In general, a MAC with a known fixed "key" is not a secure hash. That is, you can have a secure MAC (that is, someone without the key, but with a large number of message/MAC pairs, cannot come up with another valid message/MAC pair) that is not collision resistant, or even preimage resistant, if the attacker does know the key.
In addition, you don't have to come up with an artificial example to demonstrate it; AES-CMAC is not even preimage resistant if you know the key. This is easy to demonstrate; pick an arbitrary message that is a multiple of 16 bytes; then it is straight-forward to find the specific 16 bytes you need to append to make the CMAC come out to the 16 byte value you picked.
In addition, this isn't specifc to AES-CMAC; MACs based on univeral hashes also have this property. In fact, the only MACs (in common use) that I can think of which is actually secure as a hash with a public key would be HMAC (which, of course, is designed around a secure hash function).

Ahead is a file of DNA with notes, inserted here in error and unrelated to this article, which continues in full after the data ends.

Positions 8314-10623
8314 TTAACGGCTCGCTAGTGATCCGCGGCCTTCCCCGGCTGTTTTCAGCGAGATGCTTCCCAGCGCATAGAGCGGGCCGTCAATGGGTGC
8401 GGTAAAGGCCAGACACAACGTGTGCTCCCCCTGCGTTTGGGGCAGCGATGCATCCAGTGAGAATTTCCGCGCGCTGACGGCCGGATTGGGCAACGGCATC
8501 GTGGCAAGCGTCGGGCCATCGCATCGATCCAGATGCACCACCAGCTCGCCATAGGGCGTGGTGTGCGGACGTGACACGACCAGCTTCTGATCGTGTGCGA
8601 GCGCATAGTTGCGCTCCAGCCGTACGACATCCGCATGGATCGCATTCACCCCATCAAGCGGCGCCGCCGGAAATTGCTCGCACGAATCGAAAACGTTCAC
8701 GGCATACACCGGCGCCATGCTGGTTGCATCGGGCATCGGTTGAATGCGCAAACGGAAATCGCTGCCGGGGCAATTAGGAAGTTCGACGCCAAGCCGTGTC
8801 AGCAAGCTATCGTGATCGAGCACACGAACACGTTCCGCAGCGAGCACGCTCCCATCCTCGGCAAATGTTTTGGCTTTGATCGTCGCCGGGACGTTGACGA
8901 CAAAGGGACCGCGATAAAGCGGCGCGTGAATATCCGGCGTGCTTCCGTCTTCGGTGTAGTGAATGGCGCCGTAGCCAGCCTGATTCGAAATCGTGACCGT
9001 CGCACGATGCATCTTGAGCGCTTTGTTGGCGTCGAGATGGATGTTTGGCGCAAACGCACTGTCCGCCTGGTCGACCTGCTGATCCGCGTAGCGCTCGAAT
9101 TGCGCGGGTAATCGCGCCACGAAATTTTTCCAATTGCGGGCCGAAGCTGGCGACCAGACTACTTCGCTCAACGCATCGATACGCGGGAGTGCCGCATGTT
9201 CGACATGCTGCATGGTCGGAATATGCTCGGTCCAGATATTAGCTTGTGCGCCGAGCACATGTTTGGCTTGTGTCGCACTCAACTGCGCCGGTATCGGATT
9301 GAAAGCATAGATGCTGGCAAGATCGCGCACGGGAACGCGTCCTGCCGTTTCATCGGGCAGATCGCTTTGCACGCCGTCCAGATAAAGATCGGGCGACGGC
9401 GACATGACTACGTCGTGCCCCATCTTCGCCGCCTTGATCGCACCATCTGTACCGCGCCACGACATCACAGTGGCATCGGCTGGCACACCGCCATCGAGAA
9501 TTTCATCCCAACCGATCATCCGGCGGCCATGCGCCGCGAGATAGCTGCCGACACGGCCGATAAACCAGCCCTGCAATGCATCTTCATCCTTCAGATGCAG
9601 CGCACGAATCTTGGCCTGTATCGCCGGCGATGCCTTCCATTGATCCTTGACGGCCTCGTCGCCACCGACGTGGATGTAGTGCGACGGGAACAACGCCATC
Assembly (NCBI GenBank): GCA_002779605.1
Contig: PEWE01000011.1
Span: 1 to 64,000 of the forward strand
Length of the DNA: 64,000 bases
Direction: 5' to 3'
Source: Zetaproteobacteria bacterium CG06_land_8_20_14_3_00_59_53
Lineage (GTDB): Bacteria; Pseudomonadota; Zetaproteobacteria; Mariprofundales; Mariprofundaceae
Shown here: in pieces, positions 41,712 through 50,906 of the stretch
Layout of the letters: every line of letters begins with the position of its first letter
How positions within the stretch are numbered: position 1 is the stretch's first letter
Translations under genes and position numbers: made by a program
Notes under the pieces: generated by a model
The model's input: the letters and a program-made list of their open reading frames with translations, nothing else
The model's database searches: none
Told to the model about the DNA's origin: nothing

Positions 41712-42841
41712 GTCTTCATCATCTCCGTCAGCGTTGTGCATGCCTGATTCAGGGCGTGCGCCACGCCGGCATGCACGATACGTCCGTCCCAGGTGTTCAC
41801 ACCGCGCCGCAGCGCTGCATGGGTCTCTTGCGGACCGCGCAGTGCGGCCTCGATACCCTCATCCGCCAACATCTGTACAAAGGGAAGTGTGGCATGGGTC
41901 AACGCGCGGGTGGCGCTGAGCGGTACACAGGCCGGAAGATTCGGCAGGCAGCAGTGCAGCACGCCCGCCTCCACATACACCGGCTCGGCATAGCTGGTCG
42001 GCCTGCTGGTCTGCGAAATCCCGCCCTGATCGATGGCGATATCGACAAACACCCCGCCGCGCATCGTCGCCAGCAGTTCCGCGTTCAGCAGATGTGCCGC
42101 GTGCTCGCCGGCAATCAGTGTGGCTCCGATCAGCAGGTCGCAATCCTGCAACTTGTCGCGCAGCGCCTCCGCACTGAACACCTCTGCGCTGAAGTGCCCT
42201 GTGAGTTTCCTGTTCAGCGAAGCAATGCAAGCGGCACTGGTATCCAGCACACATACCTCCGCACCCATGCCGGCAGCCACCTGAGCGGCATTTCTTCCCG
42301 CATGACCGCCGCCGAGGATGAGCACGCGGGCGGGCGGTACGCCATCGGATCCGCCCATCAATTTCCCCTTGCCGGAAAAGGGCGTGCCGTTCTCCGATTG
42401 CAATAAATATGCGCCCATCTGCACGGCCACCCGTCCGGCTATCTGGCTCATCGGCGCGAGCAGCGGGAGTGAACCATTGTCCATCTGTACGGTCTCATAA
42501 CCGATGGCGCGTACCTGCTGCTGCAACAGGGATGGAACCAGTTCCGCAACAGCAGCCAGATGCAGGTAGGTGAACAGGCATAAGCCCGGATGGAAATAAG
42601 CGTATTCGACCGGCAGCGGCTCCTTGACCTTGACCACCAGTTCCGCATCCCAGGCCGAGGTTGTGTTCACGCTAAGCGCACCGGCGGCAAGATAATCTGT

Now, you mention the use of a hash as an "integrity verification"; if you're checking the integrity of a transmitted message (and use a secret key), a MAC is a perfect choice for this operation (and, in fact, a hash function might not work as well). However, if you need something which is actually collision resistant (e.g. as a part of a signature scheme), then a MAC with a fixed key may have serious problems.